For decades the FBI let James ''Whitey'' Bulger get away with murder, allowing him continued control of his criminal enterprise in exchange for information. He went on the lam in 1995, after the terrorist attacks of 9/11, 2011 followed top-ranked Osama bin Laden on the FBI'''s Ten Most Wanted List, and then was captured in Santa Monica, California weeks after Bin Laden's demise.
Edward J. MacKenzie, Jr. was a drug dealer and enforcer who would do just about anything for Bulger. In this compelling eyewitness account, Eddie Mac delivers the goods on his one-time boss and on such former associates as Stephen ''The Rifleman'' Flemmi and turncoat FBI agent John Connolly.
Street Soldier is also a story of the search for family, for acceptance, for respect, loyalty, and love. Abandoned by his parents at the age of four, Mackenzie became a ward of the state, suffered physical and sexual abuse, and eventually drifted into Bulger's orbit.
The Eddie Mac who emerges in these pages is complex: An enforcer who was also a national kick-boxing champion; a womanizer who fought for custody of his daughters; a kid never given much of a chance who went on, as an adult, to earn a college degree in three years; a man who lived by a strict code of loyalty but also helped set up a sting operation that would net one of the largest hauls of cocaine ever seized.
Street Soldier is as disturbing and fascinating as a crime scene, as heart-stopping as a bar fight, and at times as darkly comic as Quentin Tarantino's Pulp Fiction or Martin Scorsese's Good Fellas.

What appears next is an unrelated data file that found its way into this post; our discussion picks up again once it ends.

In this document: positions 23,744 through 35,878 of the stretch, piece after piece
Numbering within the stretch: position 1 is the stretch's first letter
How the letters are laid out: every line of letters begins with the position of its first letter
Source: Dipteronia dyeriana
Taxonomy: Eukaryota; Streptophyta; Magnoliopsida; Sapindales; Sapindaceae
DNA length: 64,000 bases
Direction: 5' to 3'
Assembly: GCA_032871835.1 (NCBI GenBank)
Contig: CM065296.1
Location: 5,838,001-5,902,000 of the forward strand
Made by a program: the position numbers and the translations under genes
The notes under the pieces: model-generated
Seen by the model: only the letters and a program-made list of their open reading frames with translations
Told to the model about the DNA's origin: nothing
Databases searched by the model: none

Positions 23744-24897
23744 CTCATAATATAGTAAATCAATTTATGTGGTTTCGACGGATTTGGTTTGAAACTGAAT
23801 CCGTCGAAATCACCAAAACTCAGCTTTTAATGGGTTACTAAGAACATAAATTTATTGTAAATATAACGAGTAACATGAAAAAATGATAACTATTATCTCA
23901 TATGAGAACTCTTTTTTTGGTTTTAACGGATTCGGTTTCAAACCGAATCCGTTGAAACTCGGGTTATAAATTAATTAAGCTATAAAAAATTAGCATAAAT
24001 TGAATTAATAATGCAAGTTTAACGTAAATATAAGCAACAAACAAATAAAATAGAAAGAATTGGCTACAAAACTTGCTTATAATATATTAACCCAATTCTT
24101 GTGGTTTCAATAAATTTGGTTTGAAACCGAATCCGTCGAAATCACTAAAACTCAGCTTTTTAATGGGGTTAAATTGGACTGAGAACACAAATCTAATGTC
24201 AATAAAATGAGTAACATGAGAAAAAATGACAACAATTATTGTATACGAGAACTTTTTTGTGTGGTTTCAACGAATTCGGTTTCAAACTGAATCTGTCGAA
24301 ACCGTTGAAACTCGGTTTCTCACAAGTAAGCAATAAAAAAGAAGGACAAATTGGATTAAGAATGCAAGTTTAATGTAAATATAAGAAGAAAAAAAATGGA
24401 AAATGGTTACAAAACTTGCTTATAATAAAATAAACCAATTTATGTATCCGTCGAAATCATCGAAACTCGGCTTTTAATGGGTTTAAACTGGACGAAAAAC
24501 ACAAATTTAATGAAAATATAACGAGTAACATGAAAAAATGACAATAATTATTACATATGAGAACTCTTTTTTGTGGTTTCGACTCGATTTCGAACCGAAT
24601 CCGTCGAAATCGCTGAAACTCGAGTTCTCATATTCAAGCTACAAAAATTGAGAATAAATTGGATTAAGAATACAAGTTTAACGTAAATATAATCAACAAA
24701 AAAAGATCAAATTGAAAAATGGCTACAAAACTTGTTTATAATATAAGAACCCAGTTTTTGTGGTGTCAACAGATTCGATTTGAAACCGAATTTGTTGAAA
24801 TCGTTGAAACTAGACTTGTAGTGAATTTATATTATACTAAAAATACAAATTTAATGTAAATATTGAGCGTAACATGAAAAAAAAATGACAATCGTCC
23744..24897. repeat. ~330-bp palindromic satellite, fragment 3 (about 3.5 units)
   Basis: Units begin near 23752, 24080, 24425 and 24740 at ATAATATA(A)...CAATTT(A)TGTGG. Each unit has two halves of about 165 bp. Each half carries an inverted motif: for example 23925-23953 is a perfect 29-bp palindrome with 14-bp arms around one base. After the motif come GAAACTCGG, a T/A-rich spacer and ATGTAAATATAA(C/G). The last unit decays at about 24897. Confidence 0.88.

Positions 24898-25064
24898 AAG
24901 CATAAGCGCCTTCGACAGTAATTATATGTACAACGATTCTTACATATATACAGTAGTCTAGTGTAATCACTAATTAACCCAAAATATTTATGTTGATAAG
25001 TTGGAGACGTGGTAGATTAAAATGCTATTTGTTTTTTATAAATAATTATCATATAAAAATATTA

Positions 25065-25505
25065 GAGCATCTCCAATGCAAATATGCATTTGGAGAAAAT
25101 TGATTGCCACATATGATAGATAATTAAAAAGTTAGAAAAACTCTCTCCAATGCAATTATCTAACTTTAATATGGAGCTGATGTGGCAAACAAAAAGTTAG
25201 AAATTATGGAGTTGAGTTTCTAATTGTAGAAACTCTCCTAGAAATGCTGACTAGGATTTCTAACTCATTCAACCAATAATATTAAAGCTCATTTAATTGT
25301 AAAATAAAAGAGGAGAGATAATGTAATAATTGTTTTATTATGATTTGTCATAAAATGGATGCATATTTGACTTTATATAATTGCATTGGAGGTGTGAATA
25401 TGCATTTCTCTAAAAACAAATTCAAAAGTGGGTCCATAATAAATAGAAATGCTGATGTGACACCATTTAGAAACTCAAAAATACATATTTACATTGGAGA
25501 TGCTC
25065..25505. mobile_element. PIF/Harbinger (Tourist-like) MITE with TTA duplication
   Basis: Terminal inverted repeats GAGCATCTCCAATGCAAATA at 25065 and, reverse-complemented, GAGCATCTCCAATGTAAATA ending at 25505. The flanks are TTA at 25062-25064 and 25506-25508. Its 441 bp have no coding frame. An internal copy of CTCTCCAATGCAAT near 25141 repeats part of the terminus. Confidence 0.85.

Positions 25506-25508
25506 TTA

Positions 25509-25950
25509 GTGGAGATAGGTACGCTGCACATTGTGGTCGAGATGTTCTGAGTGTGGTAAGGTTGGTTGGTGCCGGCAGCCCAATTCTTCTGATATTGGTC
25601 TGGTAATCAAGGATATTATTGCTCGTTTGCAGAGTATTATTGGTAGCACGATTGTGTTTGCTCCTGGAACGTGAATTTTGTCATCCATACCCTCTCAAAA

Actor/Producer/Writer Peter Facinelli (The Twilight Saga Films, Nurse Jackie) announced within days of Bulger's arrest – that he has secured funding and a script for a movie adaptation of Street Soldier, which he optioned nine months earlier.
"Eddie MacKenzie's graphic account of his life as a violent street criminal in South Boston is almost unspeakably brutal, coldblooded, ruthless, merciless, callous, cruel - and fascinating. Reading it is like happening upon a street crime and entering the perpetrator's mind.” (John W. Dean in the
New York Times Book Review)
“An almost unbeatable insider's account of the mob.”( Library Journal)
“MacKenzie is the first ‘predator' (his description) from the murderous Irish mob in Boston to come forward without an indictment hanging over his head and attempt to tell the ugly truth about an organized crime group that plagued Boston for much of the past 30 years.” (Jonathan Wells in the Boston Herald)
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